Being that the Something Screwed Crew continually use various social issues as tools in their personal unshared war against black men, it was inevitable that the trend of black women perming/straightening their hair would become one of their lame weapons. Our friend Grata is among those using this excuse to further her disdain for black men. The discussion over on her blog is comical, yet exemplifies the mentality of those who pathologically must find some external scapegoats as opposed to looking within.
The discussion started with this very simple and simplistic statement referencing Chris Rock:
"Exactly. Why does he encourage his wife to wear weaves? If black men told black women their natural hair was ok, the women would be fine with it."Now lets understand that apparently (or allegedly) Chris Rock's wife wears a weave. According to Grata, her wearing a weave automatically means that she is wearing it because he encourages her to do so. Now what contradicts this is the fact that Rock is currently doing a documentary on the pathology of hair perming. So I guess that Rock is trying to show every black woman, except for his wife, that perming is unnecessary. See how comical these folks are? If I said that if black women told black men that being intellectual was ok, the men would be fine with it, Grata and her cohorts would go ape crazy.
Now as I try to do often, I will attempt to show some research on the subject as opposed to the spouting of the flawed perceptions of a few black women who practically hate black men. What one will gather from the research is that among the reasons why black women perm their hair, the notion of appeasing black men's desires is near the bottom and often not even included. Typically, the easier manageability and the desire to conform to white standards for a professional look are the main reasons. This is explained here:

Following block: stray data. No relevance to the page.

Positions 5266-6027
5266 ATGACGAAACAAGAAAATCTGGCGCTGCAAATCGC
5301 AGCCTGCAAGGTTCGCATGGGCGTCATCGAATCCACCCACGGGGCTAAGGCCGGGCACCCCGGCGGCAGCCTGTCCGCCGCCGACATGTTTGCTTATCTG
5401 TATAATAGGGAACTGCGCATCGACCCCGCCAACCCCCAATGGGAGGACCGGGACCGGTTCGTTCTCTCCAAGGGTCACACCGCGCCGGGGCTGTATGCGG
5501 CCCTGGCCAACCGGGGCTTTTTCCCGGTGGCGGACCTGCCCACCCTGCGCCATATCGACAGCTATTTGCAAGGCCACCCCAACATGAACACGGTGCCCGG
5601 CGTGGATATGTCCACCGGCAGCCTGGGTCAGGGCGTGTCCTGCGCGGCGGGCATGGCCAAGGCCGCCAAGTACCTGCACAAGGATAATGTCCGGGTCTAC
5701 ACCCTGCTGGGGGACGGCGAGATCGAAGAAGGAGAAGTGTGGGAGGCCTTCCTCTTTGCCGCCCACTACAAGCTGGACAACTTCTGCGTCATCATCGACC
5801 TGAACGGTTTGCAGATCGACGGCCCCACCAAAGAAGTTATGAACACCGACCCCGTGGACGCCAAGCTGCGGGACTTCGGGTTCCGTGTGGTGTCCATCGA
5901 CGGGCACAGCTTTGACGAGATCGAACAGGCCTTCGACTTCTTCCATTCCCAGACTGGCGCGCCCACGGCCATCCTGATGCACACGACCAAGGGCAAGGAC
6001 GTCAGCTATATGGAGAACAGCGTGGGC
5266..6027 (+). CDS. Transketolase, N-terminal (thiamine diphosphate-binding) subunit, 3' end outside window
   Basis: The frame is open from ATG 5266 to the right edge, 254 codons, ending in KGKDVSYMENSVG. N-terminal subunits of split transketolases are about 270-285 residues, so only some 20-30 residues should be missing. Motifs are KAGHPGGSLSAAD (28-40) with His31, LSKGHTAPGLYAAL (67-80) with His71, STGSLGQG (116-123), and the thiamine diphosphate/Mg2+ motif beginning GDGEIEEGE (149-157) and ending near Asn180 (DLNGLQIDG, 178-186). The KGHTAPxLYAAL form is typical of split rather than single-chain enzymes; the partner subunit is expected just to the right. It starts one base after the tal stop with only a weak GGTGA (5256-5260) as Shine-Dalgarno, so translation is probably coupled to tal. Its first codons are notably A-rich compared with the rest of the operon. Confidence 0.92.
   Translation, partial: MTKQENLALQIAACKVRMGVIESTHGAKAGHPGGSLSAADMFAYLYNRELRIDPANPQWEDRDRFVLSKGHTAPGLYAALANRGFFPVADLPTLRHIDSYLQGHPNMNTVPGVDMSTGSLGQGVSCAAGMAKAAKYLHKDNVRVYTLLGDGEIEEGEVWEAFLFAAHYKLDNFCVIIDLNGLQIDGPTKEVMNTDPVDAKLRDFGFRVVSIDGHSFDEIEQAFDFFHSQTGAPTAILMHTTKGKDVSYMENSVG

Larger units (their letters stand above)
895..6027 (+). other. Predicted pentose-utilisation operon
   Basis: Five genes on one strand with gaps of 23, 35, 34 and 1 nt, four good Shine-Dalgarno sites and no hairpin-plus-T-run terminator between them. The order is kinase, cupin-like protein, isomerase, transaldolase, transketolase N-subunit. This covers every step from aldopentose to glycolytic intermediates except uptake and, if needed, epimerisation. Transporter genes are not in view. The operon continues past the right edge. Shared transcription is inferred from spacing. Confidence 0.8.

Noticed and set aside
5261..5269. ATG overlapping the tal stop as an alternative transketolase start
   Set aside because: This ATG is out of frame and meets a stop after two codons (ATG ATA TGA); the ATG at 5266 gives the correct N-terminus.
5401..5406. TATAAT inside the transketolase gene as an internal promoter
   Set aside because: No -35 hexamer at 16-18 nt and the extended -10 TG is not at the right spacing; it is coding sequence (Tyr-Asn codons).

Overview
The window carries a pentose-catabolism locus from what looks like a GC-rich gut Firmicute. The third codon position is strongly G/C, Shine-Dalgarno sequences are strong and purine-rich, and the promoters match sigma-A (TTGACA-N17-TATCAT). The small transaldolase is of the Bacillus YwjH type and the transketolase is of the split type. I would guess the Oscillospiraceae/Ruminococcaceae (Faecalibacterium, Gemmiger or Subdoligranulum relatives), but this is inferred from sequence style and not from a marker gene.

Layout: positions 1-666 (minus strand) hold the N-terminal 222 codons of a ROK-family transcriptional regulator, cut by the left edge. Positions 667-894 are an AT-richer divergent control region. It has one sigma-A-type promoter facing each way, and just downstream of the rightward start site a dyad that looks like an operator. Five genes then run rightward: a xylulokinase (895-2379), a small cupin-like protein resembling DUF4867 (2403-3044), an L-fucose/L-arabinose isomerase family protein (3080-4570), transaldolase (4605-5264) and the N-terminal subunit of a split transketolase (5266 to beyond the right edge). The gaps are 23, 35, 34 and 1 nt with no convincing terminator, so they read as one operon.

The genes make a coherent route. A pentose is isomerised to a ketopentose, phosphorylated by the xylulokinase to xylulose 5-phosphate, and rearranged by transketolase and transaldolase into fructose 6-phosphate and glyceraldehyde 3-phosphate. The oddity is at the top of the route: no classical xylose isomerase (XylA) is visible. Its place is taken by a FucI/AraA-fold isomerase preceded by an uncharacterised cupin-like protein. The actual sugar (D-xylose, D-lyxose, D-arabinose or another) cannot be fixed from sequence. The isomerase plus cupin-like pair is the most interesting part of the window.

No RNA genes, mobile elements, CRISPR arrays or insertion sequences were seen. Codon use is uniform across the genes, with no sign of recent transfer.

"For Black women who work in professional settings where they are frequently the racial minority, deciding on a hairstyle -- a presumably simple and personal decision -- is both a constrained choice and a formidable dilemma.21 Black women frequently must choose between hairstyles that conform to the norms and expectations of their White colleagues or hairstyles that are central to their African-American, African, Caribbean, or other racial or ethnic identities. This choice is complicated because in our society, long straight hair has generally been considered the gold standard for attractiveness,22 and the expectation of a straight conservative hairstyle is clearly present in corporate organizations."23
And here's more:
"Although there are probably many reasons why Black women choose to conform to dominant aesthetic standards in the workplace, we argue that Black women conform primarily because they seek to minimize the perception that they are different from their colleagues and because they want to avoid the pitfalls of stereotyping. Moreover, by conforming, they can preserve their professional images, avoid negative career consequences, and fit in with their colleagues. A Black woman's choice of hairstyle plays a part in obtaining such conformity."And this goody: